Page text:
The V word

I confess. I was the one who used the word "vibrant" in some Kenyon admissions literature a few years back. It seemed like such a good find. I was trying to capture that quality on campus of, well, vibrancy. Vibrant: it suggested life, energy, good vibes. I was pleased with myself--until I began reading the admissions literature of some other colleges.

Every campus in the country was vibrant that year. Viewbooks overflowed with vibrancy. Vibrant classes, vibrant clubs, vibrant dorm life. Sports were vibrant. So was the music scene. A smart-aleck high school senior from the Cleveland suburbs published an op-ed piece poking fun at the collegiate hucksters who were filling her mailbox with vibrancy. It was humiliating.

What hurt, first of all, was the realization that I'd been lazy with the language. Searching for something high-toned and evocative, I'd chosen what turned out to be a commonplace. Worse, this stumble undermined my sense of having a role to play in the enterprise of higher education--as a kind of lyricist, distilling the flux of life at Kenyon into prose-songs that, at their best, memorably conveyed something of the essence of the place, something genuine. A former newspaper reporter, I still counted myself among the truth-tellers. Or had I become just another ad-man, tossing off jingles?

There is, to be sure, an element of commercialism in the whole business of recruiting students. The admissions staff is, in a sense, the sales force; we "creatives" in the public affairs office are the marketing department.

But that isn't the whole story. In this issue of the Bulletin, my colleague Amy Blumenthal--who, as director of admissions communications, is Kenyon's chief lyricist--examines the admissions process at Kenyon. One of her central points is that, even while contending with the realities of rankings and SAT scores, the College's admissions office strives to keep the application process humane and personal.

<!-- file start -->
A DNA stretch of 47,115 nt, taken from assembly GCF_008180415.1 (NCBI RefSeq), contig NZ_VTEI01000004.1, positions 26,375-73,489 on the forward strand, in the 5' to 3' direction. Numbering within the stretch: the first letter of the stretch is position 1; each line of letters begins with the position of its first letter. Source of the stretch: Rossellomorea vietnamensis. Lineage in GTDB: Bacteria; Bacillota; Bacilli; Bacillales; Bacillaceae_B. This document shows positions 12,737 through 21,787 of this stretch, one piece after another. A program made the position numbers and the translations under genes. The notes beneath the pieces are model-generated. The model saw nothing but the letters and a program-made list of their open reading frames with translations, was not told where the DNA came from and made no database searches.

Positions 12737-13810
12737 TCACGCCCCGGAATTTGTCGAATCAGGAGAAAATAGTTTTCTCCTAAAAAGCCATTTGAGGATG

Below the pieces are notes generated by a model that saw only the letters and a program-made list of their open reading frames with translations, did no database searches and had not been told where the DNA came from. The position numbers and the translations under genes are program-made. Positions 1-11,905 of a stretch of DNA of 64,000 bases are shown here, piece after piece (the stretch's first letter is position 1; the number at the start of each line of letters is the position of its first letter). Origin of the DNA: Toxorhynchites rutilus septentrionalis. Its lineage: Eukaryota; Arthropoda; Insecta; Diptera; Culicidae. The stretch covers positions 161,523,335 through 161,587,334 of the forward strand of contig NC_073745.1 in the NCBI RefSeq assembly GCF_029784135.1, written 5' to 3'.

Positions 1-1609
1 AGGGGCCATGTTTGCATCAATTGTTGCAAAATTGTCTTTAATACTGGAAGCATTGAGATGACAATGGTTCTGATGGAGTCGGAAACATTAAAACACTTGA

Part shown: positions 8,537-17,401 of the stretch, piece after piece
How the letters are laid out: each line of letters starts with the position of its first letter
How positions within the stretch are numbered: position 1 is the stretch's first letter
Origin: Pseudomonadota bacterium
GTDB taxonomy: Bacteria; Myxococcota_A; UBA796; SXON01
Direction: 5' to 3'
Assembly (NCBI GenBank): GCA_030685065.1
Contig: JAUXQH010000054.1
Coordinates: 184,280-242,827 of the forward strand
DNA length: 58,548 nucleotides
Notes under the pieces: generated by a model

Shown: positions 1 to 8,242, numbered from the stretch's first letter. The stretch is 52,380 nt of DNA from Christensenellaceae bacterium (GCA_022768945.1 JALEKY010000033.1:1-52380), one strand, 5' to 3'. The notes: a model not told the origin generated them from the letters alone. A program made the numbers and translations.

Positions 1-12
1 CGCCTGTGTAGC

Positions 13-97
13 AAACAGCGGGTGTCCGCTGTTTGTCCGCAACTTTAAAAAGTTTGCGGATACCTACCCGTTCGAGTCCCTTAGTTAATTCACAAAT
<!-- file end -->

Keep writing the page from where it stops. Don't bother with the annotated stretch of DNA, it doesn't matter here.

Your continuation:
Similarly, we songwriters aim for more than flashy adjectives and slick slogans. Not that slogans don't have their place. People naturally love wordplay. They take pleasure in catch phrases, and Kenyon has produced some good ones. "Teachers, mentors, friends." "Learning in the company of friends." "A gem encased in cornfields." "Quintessential Kenyon." Slogans can come across as fake or forced, or they can resonate, in the same way that metaphors resonate. (The admissions writer as lyricist: doesn't that metaphor put college junk mail in a whole new light?)

Our most compelling songs, however, emerge not from wordplay but from people. We take seriously the old admonition to writers, "Show, don't tell." That is, get to students and professors, interview them, spend time with them, recount their stories, transcribe their musings, give the reader anecdotes, examples, details, voices, places, scenes, sensory stuff. That's what convinces. And that's why I say I was lazy with the language: a solid anecdote would have sung out "vibrant" far better than the mere adjective. Don't tell them that Kenyon is vibrant. Give them a story that shows them.

Stories like these are "a Kenyon trademark," Amy writes in her article. Rather than say, simply, "Professors are friendly and accessible," we like to tell people that "Doc Locke," the ebullient director of the Chamber Singers, and his wife, Kay, always have students over for a lasagne dinner at their house, where the tomatoes in the sauce are likely to come from piano instructor Patty Pelfrey's garden. Lesson for writers: it's not just dinner, it's a lasagne dinner. The power is in the particulars.

A number of such stories regularly come our way, in part because Kenyon is a small and sociable place, and in part because the public affairs office is lucky enough to have three staffers who are married to professors. Last night's dinner conversation may turn into a short feature on the Web site. People and their stories: we can never get enough of them.

This past year, when we rewrote a good deal of our admissions literature, we drafted a long list of questions and interviewed dozens of students. We filled our booklets and brochures with their voices and their stories--their favorite projects, professors, and places, their quintessentially quirky Kenyon anecdotes, their silliness and their affection. We won an award for our big admissions piece, the Prospectus. But the highest compliment that we received came from a Kenyon parent, who read the piece and said that it really captured the quality of the place.

Needless to say, the V word did not appear.

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